Out-of-Court Divorce

When you think of divorce, you probably picture people in a courtroom, having their future handed down to them by a judge. But for many people, it is possible to go through the divorce process largely outside of the courtroom, even if there are many contested issues in the divorce.

An out-of-court divorce typically involves a process that falls under the umbrella of Alternative Dispute Resolution, or ADR. There are a number of ADR processes that can help you and your spouse have a less-stressful divorce on your terms while staying out of the courthouse.

Types of Out-of-Court Divorce

Facilitative mediation is one form of out-of-court divorce. Facilitative mediation takes place early in the divorce process, perhaps even before the divorce is filed. It is voluntary, which means it continues only as long as you, your spouse, and the mediator feel it should. In facilitative divorce mediation, you and your spouse work with a neutral mediator. The mediator's job is not to make decisions in your divorce, but to listen to you and your spouse and help you identify issues that you need to resolve (such as how to arrange custody and parenting time). The mediator then facilitates discussion so that you and your spouse can reach an agreement that works for you both.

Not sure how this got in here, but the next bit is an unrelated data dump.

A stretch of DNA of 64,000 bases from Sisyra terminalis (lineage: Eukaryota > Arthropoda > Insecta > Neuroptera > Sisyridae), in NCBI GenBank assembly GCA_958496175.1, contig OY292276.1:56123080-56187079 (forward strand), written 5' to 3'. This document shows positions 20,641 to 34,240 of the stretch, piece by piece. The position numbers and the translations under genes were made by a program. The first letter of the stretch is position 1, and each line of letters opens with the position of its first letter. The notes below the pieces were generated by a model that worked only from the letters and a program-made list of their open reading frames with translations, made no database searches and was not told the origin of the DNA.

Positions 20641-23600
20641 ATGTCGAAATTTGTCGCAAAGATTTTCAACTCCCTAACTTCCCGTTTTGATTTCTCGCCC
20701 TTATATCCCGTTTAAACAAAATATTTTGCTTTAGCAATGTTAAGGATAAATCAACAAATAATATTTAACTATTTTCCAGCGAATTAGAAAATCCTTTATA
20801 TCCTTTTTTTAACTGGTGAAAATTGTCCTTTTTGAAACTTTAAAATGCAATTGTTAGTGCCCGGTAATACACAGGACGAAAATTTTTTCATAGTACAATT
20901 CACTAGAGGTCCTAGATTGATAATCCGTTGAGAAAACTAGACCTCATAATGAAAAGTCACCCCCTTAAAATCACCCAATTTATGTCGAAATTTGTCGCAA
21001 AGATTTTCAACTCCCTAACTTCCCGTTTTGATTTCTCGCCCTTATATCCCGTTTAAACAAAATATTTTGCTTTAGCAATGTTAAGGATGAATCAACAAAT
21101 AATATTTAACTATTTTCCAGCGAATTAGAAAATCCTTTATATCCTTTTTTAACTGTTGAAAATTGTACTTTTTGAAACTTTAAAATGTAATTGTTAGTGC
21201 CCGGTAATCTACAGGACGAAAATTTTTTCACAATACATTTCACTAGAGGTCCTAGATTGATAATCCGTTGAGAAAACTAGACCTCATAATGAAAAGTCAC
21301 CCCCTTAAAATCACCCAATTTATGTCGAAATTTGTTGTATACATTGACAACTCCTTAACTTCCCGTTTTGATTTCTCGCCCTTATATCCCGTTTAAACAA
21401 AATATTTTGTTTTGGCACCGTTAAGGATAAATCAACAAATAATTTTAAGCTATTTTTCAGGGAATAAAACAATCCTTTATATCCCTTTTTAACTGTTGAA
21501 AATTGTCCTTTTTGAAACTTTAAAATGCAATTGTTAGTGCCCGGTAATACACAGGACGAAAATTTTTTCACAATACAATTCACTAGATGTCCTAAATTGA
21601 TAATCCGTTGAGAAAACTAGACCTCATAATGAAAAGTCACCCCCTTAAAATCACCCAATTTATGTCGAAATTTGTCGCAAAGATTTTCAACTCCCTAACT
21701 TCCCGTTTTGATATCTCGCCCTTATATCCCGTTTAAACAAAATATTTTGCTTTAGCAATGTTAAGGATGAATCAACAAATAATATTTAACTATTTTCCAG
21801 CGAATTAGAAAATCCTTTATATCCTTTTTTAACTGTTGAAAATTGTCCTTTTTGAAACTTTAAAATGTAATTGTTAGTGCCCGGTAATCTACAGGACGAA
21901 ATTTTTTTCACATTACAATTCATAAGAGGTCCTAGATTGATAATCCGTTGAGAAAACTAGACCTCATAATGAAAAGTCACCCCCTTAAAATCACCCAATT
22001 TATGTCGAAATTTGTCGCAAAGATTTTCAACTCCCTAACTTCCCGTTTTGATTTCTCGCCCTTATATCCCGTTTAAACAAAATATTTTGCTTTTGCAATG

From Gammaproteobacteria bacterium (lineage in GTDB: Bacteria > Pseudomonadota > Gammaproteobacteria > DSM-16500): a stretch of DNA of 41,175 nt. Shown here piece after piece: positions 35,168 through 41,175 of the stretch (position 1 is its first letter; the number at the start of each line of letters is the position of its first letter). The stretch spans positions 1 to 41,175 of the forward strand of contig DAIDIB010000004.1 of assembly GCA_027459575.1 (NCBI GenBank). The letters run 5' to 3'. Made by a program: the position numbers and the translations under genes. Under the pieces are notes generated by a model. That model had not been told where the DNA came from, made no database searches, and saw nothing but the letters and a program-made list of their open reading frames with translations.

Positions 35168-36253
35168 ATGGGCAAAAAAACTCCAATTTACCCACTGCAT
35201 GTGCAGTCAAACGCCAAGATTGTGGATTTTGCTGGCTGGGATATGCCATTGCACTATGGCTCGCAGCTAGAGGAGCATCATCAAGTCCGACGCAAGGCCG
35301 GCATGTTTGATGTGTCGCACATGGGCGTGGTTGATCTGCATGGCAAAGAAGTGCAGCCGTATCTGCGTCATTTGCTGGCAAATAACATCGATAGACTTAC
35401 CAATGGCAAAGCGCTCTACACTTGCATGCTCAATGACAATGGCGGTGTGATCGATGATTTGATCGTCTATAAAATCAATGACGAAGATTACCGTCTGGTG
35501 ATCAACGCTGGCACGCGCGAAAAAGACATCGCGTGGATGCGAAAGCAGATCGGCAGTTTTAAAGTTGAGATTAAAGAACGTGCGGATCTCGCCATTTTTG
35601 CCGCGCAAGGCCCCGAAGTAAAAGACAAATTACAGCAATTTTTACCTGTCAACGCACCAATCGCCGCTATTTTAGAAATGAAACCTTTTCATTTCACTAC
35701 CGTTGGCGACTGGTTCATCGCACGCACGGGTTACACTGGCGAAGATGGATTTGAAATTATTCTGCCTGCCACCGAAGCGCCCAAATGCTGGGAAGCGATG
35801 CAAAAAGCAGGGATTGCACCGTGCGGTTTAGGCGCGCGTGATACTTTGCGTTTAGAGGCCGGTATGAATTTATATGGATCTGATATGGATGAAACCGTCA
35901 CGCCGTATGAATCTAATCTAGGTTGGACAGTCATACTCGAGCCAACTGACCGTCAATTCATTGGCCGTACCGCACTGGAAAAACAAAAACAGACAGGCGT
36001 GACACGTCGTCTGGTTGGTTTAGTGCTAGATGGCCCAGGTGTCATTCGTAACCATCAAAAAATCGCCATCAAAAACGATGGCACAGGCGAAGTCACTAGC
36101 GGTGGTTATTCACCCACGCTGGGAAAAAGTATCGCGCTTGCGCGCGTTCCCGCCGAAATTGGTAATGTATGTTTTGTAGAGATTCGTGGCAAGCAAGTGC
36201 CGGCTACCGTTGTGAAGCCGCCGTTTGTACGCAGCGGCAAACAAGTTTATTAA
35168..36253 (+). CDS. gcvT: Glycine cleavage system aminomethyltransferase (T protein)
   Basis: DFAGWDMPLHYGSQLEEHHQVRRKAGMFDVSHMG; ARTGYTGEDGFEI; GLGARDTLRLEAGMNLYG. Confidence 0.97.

While a successful mediation can take as little as one session, typically you and your spouse will meet with the mediator multiple times so that he or she can get a sense of your needs and goals. The mediator will help you fashion a settlement that meets your needs and commit that agreement to paper.

Does facilitative mediation really work? In a word, yes. Research shows that couples who mediated their divorce tend to be more satisfied with the process and results than those who went through an adversarial divorce. Mediated divorces also are likely to take less time and cost less money. Because parties create their own agreement rather than having an order forced upon them, they are less likely to go back to court later to fight about something in their divorce judgment.

Collaborative Divorce is another option for out-of-court divorce. Whereas mediation centers around you, your spouse, and a neutral mediator, Collaborative Divorce is a process that involves a team: you, your spouse, and your attorneys. Other professionals may be involved as well, including:

  • Financial neutral, who helps you and your spouse evaluate your finances and financial needs;
  • Divorce coaches, who help you and your spouse navigate the emotional ups and downs of the divorce processes so you don't get "stuck;"
  • Child specialist, who can help you understand and meet the needs of your children in the divorce.

Some people worry that having a team of professionals will be costly, but are usually pleasantly surprised. Each professional has a role for which he or she is best suited, so they can work effectively and efficiently, and clients are not paying a lawyer's hourly fee for something another professional can do better, more quickly, and at a lower cost.